Tuesday, 17 October 2017

Are you burdened? (1)

It seemed good to the Holy Spirit and to us not to burden you with anything beyond the following requirements… Acts 15:28

“Burden” is almost always a negative word. It suggests a heavy weight that has to be carried. “I hate to be a burden to you,” we say, when we need somebody’s help. Or, “Yes, it’s a bit of a burden to us,” when we’re talking about a difficulty we’re facing. On the other hand, “That really is a weight off my mind!” when some trouble is solved. Burdens are bad!

In Acts 15 the early church is wrestling with a difficult question: how should new converts from the gentile (that is, the non-Jewish) world be received by the church? Must they become full-blown Jews, like the first followers of Jesus? Should full adherence to the Jewish law be required? Or should they be admitted to the church on easier terms?

Well, the debate became quite complicated. But the verse I have quoted sums up the essence of the solution that was arrived at: new converts should have as few burdens laid on them as possible. The church leaders said to them, in effect, “We want to welcome you just as you are! Yes, there are one or two things we would like you to agree to, but we’re not asking much – and we’re certainly not expecting you to become Jews like us. Just trust and follow Jesus.”

One of the main curses of “religion” of every kind is that it tends to pile burdens on people’s backs. It’s one of the things Jesus criticised the religious leaders of his day for: “And you experts in the law, woe to you, because you load people down with burdens they can hardly carry…” (Luke 11:46). That’s “religion”!

Sadly, this can be a feature of Christianity. In fact, reading this, you might even find yourself saying, “Yes, I’m a sincere Christian, but I have to admit that sometimes I feel my faith is a burden to me rather than a help.” Yes?

I think that, broadly speaking, such burdens come in two forms: burdens of behaviour, and burdens of belief.

First, burdens of behaviour.

Certain types of behaviour are simply wrong: there can’t be any quibbling or dispute about them. Hatred, pride, envy, killing, sexual immorality, lying, stealing… that’s just a sample.

But there are other forms of behaviour which are what you might call “grey areas”, areas where equally committed Christians might disagree with one another.

It’s a long time since I became a Christian, way back in the 1960s, and a lot has changed since then. But there were certainly things that were frowned on…

It was pretty much assumed that if you were a Christian you wouldn’t drink or smoke or gamble; you wouldn’t go shopping on a Sunday – or go to the cinema or watch television on a Sunday. You would make sure to have a daily “quiet time” of a certain length, when you would read your Bible and pray. You were expected to dress in a certain way, especially for church.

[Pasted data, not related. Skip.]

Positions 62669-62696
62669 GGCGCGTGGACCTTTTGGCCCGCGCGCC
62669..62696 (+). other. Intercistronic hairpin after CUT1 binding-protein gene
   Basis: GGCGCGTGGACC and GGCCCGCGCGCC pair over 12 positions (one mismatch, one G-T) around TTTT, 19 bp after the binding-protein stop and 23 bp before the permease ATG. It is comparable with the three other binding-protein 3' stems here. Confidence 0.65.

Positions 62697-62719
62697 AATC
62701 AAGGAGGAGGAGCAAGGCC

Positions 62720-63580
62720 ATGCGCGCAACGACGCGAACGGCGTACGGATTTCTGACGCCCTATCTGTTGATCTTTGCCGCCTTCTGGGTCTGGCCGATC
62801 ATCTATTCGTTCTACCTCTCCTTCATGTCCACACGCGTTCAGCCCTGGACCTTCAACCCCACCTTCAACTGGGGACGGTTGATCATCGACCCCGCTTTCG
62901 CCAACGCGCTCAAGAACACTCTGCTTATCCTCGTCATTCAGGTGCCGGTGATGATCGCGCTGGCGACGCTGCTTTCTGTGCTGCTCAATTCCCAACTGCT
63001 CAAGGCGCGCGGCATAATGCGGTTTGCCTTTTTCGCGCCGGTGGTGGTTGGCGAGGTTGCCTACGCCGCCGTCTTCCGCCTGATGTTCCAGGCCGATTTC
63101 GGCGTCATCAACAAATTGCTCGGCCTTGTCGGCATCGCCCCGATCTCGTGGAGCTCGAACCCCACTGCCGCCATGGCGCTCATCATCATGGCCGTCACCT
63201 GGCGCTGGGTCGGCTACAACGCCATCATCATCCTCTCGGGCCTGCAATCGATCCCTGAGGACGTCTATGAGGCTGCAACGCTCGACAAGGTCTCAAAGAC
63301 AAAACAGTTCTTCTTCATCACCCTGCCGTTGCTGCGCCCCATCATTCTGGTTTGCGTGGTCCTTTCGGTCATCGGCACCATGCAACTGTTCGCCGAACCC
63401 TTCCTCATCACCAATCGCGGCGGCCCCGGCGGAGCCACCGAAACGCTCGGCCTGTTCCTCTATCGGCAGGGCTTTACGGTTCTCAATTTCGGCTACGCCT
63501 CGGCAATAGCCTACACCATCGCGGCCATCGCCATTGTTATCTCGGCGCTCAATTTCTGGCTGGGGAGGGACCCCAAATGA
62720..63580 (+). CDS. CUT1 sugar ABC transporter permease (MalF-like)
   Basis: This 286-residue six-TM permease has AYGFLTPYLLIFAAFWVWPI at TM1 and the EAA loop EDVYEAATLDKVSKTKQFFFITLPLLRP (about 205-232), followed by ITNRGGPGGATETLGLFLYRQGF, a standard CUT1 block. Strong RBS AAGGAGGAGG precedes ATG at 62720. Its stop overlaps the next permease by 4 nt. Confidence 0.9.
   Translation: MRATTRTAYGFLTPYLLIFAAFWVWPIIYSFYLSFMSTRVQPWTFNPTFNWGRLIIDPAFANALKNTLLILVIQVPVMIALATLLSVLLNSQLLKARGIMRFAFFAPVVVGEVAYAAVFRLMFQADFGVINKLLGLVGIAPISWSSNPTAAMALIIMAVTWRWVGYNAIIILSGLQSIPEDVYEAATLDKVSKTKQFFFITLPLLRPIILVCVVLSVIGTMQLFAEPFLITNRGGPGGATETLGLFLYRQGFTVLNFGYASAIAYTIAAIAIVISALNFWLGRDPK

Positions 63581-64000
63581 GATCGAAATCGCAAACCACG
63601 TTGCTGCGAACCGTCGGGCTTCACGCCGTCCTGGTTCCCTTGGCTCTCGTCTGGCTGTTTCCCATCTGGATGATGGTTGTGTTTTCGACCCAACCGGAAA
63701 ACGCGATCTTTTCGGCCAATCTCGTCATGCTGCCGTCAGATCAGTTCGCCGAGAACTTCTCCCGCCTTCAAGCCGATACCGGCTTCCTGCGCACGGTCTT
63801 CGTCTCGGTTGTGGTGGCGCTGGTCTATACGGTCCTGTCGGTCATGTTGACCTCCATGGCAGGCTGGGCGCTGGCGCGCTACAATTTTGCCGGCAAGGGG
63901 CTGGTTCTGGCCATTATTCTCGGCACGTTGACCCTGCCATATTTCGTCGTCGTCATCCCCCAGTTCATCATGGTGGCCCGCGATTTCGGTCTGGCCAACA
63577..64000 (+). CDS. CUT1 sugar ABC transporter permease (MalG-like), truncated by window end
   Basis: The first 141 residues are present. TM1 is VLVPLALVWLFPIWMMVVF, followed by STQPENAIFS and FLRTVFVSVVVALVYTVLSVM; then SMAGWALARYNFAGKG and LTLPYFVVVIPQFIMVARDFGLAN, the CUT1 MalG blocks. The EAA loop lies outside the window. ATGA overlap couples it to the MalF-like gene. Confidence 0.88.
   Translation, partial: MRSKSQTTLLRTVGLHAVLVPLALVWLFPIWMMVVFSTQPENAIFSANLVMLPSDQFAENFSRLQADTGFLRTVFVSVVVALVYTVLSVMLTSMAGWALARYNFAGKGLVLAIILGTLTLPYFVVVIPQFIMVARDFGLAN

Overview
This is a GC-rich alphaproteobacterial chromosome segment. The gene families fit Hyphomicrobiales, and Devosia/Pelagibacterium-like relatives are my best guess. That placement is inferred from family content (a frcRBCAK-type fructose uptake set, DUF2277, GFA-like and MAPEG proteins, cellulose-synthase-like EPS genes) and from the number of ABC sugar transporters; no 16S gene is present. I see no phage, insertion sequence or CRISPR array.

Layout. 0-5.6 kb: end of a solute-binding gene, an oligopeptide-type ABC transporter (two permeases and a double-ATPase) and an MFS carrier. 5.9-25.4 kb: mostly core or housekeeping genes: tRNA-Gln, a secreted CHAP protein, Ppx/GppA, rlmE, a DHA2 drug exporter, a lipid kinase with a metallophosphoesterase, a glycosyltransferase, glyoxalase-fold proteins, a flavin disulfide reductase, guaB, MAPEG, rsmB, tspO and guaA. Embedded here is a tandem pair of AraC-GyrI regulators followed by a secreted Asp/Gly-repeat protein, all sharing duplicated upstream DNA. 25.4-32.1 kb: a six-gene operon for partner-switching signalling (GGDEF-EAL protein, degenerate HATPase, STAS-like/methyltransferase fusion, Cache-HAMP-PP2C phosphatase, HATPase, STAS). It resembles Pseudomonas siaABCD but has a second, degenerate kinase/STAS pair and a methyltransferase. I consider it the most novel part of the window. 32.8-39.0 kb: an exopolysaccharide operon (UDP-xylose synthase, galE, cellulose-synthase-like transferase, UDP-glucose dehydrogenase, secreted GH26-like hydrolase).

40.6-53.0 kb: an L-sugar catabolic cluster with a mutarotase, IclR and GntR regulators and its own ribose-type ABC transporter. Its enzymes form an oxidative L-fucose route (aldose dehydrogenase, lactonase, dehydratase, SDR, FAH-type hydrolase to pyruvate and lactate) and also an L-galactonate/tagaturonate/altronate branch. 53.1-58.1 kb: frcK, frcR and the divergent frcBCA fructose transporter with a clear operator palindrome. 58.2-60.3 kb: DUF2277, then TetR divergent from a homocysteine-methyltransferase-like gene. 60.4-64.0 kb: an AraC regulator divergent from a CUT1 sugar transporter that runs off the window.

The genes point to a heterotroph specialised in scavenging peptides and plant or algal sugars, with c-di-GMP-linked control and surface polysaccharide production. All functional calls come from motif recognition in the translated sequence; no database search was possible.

Don’t get me wrong: many of these guidelines were good, and, as I look back, I’m glad I was introduced to them, because they helped me to lay a foundation for my life.
But unfortunately they didn’t always come across as “guidelines” – more like rules that had to be obeyed if you wanted to call yourself a Christian. They could easily become – yes, a burden, and they could suck the joy out of following Jesus because you were always wondering if you were measuring up.

As I said, a lot has changed since those far off days, and many of these burdens have been discarded by most Christians. But, even if in different ways, for many people Christianity smacks more of rule-keeping than of joyfully following Jesus. And that is not the way it is meant to be.

One of Jesus’ greatest words is his beautiful invitation to struggling men and women: “Come to me, all you who are weary and burdened, and I will give you rest. Take my yoke upon you, and learn from me, for I am gentle and humble in heart… For my yoke is easy, and my burden is light” (Matthew 11:28-30). Praise God for that!

I said earlier that there are perhaps two kinds of burden which can plague religion: burdens of behaviour and burdens of belief. Well, I’ve run out of space, so I’ll come back to the second one next time.

But for the moment, here’s a question for all of us to think about: Is my Christianity a burden to me or a joy? Is it a matter of rule-keeping or of gladly following Jesus? Do I enjoy a personal relationship with God, or is my faith a balance sheet where I’m struggling to stay in credit?

The early church leader Augustine said, “Love God, and do what you like.” All right, that’s a snippet taken out of context, and could be open to misinterpretation! – but still, I think he was on to something, don’t you?

Lord Jesus, help me to follow you out of love and gratitude, not out of fear or mere tradition. Amen.

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